Barney Ross by Douglas Century
Publishers Weekly Writes:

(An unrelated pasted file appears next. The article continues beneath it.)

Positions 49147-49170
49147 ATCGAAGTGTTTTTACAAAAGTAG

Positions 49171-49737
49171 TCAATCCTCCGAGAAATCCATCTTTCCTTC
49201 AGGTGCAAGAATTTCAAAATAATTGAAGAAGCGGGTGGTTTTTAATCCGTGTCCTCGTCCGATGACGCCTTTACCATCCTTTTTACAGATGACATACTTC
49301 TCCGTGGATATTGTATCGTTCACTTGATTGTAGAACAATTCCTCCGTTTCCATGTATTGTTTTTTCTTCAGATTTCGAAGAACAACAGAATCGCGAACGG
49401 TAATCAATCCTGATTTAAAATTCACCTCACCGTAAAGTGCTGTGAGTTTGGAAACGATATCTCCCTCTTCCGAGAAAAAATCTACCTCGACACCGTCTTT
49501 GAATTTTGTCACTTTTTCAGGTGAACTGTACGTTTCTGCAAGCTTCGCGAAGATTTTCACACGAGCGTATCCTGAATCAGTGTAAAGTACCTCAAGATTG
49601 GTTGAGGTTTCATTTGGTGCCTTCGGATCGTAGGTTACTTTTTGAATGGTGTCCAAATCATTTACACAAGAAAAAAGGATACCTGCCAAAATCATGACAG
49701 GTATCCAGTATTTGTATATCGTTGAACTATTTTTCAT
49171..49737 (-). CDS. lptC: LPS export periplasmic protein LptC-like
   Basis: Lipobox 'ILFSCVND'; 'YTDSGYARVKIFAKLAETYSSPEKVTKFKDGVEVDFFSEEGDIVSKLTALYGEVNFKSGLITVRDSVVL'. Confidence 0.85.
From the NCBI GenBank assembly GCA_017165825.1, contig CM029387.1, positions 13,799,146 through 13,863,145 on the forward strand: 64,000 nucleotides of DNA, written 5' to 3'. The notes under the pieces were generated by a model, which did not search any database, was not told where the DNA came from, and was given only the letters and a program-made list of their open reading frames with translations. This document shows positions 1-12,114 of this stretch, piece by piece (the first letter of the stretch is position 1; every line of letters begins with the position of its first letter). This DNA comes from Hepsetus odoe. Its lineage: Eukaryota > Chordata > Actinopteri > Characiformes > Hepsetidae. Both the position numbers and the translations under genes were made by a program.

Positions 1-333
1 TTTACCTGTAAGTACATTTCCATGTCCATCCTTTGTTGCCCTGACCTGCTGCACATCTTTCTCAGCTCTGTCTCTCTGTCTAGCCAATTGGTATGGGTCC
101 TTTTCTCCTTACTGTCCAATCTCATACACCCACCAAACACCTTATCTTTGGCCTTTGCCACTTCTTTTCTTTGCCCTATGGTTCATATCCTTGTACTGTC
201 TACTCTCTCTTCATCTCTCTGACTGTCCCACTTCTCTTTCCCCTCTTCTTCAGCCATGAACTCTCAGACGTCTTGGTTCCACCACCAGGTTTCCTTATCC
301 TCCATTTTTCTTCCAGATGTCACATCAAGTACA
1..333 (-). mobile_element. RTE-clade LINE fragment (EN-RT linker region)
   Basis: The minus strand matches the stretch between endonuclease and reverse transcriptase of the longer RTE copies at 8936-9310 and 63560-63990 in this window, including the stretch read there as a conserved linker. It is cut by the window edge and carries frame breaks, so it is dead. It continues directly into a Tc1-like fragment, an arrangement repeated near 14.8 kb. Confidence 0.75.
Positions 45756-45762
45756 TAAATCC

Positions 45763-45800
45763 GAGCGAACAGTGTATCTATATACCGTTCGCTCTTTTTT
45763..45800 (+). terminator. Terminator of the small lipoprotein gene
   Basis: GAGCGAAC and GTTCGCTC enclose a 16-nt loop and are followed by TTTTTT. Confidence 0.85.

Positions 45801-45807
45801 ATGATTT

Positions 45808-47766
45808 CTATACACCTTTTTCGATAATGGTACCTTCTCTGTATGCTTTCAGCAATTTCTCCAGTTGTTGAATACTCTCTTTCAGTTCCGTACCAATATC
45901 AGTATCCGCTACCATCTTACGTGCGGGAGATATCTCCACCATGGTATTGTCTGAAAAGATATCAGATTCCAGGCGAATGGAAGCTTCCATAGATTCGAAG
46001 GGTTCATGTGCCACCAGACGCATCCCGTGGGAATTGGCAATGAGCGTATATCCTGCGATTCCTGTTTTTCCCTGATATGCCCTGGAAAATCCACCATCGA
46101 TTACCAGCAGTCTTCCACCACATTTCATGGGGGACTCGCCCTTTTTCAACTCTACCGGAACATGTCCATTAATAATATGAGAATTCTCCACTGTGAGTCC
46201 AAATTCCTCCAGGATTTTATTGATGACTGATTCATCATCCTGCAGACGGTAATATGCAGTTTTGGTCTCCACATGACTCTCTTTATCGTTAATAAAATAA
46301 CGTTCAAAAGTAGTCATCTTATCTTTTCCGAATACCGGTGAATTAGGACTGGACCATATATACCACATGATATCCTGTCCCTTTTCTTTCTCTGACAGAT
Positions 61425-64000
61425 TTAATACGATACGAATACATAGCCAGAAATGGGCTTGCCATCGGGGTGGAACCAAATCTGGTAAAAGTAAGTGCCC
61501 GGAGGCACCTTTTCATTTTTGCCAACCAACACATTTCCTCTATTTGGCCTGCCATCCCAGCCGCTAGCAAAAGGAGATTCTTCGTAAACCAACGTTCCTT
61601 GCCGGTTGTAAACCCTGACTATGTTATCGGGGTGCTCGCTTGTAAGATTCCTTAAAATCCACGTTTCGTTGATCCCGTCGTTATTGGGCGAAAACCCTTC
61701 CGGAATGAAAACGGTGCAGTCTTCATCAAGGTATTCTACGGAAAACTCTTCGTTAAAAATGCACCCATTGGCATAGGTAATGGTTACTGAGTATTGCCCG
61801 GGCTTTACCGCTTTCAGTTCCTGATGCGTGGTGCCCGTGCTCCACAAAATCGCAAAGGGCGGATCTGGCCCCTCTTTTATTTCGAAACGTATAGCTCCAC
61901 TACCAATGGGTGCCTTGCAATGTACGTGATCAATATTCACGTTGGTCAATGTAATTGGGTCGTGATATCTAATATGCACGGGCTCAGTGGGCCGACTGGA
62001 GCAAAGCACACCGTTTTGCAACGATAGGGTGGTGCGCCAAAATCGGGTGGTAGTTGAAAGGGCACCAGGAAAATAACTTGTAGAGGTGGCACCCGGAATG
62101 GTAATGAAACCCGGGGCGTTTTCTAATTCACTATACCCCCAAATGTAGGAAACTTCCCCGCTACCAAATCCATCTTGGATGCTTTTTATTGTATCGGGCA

A powerful account of the career of "one of the two greatest Jewish boxers of the twentieth century," this third volume in Schocken's Jewish Encounters series delivers a short but fascinating account of life in Chicago's Maxwell Street ghetto in the 1920s and '30s: "a riotous dream of Jewish gunmen and bookmakers, fighting furriers and smashed-nose boxers." Barney Ross (1909-1967) was the son of Eastern European immigrants; his father was killed in a robbery just before Ross's 14th birthday. The teenage Ross started boxing to earn money to free his siblings from an orphanage and went on to earn three world championship titles. Century (Street Kingdom) evokes the atmosphere of Ross's youth in a notorious neighborhood, as well as his later professional battles, especially a trio of now legendary 1930s bouts with Jimmy "The Babyfaced Assassin" McLarnin: "As the fighters made their entrances, pearl-grey fedoras bobbed expectantly and wisps of cigar smoke swirled into the night sky." Century also charts the "second narrative" of Ross's life, including heroism at Guadalcanal during WWII, a highly publicized struggle with morphine addiction and running guns to Palestine to aid the Jewish fight for a state-to show how Ross's life "was everything the Diaspora tradition had warned Jews not to become, but a fulfillment as well of its secret fantasy." Photos. (Feb. 7) Copyright 2005 Reed Business Information.